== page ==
The Bunkhouse at the Workhouse is part of a larger community project at  Y Dolydd Workhouse with reception rooms, building and gardens ideal for celebrating.  Exclusive hire of the workhouse is available for weddings and offers you a blank canvas so that you can create a personal, bespoke event to suit your needs and purse strings.  A catering service is available if required and the Workhouse has a fully licenced bar that can be open by arrangement.  There is plenty of off road parking and gardens.

Hornby Laith Bunkhouse Barn in the Yorkshire Dales occupies a secluded position with sleeping for up to 5O people. There is plenty of parking, a separate barn containing a recreational area and space for a marquee for weddings.  Full catering can be organised by arrangement.

Kingshouse Hotel and Bunkhouse in Glencoe make  a stunning wedding venue in the winter time.   Wedding bookings are available from November through to early March.


The Hebridean Way: Hostels, Bunkhouses and Bothies

The Hebridean Way is a walking or cycle route stretching the whole length of the Outer Hebridean Islands from Vatersay to Lewis.  Usually walked or cycled from south to north due to the prevailing winds, the route takes you through a wide variety of always stunning landscapes from crystal clear deserted beaches, to wild mountains, past freshwater lochs and beautiful sea views.  The famous changeable weather and the fantastic wildlife will certainly ensure that your trip is a memorable one.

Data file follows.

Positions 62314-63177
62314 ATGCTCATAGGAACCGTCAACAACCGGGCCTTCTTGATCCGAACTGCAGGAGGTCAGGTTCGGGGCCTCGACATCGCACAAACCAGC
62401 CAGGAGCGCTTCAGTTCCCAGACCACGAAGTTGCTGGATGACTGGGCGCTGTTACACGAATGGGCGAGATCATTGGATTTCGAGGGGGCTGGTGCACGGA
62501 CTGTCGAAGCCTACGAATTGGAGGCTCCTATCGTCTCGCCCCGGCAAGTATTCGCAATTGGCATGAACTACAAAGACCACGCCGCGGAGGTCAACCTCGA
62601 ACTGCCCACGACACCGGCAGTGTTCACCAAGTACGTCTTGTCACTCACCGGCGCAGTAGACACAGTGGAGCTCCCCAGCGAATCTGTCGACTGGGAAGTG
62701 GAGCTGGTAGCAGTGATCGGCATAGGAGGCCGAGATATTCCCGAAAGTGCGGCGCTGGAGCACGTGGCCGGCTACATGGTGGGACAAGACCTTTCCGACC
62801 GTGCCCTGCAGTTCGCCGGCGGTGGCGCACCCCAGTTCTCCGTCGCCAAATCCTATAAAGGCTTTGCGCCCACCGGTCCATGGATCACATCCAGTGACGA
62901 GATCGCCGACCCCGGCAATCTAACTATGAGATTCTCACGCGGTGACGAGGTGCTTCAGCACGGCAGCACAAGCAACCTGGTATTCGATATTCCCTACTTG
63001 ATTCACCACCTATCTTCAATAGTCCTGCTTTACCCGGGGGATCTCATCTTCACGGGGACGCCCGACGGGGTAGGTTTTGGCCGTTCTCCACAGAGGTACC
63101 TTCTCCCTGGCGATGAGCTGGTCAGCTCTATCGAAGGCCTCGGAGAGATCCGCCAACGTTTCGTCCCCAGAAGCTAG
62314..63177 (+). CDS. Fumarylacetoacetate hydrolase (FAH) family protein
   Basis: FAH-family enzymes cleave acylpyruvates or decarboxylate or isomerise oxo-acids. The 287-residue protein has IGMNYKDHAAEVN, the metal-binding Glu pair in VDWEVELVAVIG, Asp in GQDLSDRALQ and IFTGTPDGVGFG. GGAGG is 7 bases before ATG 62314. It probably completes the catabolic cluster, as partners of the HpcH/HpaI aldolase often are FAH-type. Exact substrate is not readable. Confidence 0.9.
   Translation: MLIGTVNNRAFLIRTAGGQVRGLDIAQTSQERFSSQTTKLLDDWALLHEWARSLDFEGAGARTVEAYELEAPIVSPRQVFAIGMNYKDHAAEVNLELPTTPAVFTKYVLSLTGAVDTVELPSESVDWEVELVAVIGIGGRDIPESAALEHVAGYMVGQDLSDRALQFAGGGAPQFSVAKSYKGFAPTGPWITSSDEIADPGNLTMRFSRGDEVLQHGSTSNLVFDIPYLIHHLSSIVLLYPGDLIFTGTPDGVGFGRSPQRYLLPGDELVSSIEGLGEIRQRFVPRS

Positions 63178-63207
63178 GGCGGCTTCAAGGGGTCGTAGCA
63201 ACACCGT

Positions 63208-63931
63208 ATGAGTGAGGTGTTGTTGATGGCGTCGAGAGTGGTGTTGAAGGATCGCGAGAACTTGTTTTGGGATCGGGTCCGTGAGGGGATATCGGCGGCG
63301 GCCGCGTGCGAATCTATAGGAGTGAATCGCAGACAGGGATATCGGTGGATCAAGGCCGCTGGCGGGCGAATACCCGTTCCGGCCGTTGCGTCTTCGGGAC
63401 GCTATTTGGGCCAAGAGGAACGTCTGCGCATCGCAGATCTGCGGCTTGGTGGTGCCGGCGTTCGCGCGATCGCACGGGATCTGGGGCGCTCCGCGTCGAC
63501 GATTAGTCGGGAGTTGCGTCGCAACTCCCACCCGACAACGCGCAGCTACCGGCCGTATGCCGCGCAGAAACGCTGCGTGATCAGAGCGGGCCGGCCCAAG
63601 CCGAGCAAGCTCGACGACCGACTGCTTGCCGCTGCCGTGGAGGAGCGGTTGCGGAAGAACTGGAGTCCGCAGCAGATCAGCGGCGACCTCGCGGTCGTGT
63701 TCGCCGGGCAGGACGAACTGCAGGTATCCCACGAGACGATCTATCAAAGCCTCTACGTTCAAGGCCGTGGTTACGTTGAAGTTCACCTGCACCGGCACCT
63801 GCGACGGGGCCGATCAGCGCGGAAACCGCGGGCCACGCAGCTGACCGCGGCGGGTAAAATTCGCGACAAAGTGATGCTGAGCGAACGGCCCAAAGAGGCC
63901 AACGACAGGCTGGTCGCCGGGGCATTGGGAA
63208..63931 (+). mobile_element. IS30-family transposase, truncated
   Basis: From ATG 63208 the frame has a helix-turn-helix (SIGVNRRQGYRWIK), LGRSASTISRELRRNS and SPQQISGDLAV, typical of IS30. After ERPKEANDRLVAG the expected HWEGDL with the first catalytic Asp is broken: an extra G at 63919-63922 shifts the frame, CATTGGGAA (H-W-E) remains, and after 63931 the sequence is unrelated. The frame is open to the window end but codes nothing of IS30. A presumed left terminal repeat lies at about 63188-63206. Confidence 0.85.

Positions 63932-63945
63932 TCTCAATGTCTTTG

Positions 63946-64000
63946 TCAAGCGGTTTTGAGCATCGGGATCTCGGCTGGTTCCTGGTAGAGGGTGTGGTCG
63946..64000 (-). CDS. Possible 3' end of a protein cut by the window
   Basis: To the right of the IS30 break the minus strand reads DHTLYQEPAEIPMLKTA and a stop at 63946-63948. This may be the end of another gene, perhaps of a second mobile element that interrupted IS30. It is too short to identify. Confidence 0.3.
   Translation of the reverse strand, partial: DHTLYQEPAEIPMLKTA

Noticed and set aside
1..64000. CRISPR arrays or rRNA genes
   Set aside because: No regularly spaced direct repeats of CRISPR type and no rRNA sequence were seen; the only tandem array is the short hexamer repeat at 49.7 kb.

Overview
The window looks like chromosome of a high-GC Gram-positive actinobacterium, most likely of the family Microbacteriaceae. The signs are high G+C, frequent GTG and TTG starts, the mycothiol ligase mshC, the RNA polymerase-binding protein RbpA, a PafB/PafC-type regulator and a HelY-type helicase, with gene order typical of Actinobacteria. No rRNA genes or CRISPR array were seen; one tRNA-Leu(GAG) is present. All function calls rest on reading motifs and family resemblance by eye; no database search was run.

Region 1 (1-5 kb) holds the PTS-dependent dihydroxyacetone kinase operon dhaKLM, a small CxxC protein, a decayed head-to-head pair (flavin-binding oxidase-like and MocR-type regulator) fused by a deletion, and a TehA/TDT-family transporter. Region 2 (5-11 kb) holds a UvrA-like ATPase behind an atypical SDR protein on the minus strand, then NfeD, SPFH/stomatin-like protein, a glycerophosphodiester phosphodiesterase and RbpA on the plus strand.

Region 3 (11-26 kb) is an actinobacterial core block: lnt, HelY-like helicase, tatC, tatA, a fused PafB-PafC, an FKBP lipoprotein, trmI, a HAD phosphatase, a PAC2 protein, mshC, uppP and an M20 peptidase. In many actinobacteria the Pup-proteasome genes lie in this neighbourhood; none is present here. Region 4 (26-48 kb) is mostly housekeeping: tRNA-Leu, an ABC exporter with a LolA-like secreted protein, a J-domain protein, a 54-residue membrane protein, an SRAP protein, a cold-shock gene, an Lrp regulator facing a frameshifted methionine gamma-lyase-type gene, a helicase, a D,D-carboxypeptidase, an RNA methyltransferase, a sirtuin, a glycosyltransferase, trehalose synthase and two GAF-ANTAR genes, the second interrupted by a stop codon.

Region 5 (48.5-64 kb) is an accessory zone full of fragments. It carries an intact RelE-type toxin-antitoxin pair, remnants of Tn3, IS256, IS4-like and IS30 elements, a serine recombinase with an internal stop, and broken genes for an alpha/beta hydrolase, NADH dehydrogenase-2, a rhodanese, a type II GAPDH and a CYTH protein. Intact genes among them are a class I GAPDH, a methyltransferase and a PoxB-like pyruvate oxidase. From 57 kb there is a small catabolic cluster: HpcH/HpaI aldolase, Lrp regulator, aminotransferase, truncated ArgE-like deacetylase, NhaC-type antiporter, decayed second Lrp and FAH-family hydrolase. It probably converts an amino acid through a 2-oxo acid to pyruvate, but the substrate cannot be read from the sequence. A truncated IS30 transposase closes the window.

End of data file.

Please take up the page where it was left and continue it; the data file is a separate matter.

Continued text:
There are excellent ferry routes from the mainland (Oban for Castlebay and Lochboisdale, Ullapool to Stornoway),  which combined with the excellent bus services on the mainland means the whole route can be done using public transport, ferries and shank’s pony!

The 156 mile walking route can be travelled over 12 days of between 10 and 17 mile walks.  It is possible to stay in a combination of Independent and SYHA hostels along the route although occasionally it is necessary to stay more than one night in a hostel and use the excellent bus services to get you to and from your end and start points.  There are always options to take detours or stay longer in certain places to make the most of your trip to these historic and unique islands.

Cyclists travelling the Hebridean Way should follow the well signposted NCN780 cycle route which takes them 185 miles from Vatersay to the Butt of Lewis lighthouse (the most northerly point on Lewis and the Hebrides).  It is advisable to bring a map as well in order to take detours for attractions and cake! The Hebridean Way Cycle route is usually done over either 4 or 6 days and can be done using a combination of Independent and SYHA hostels.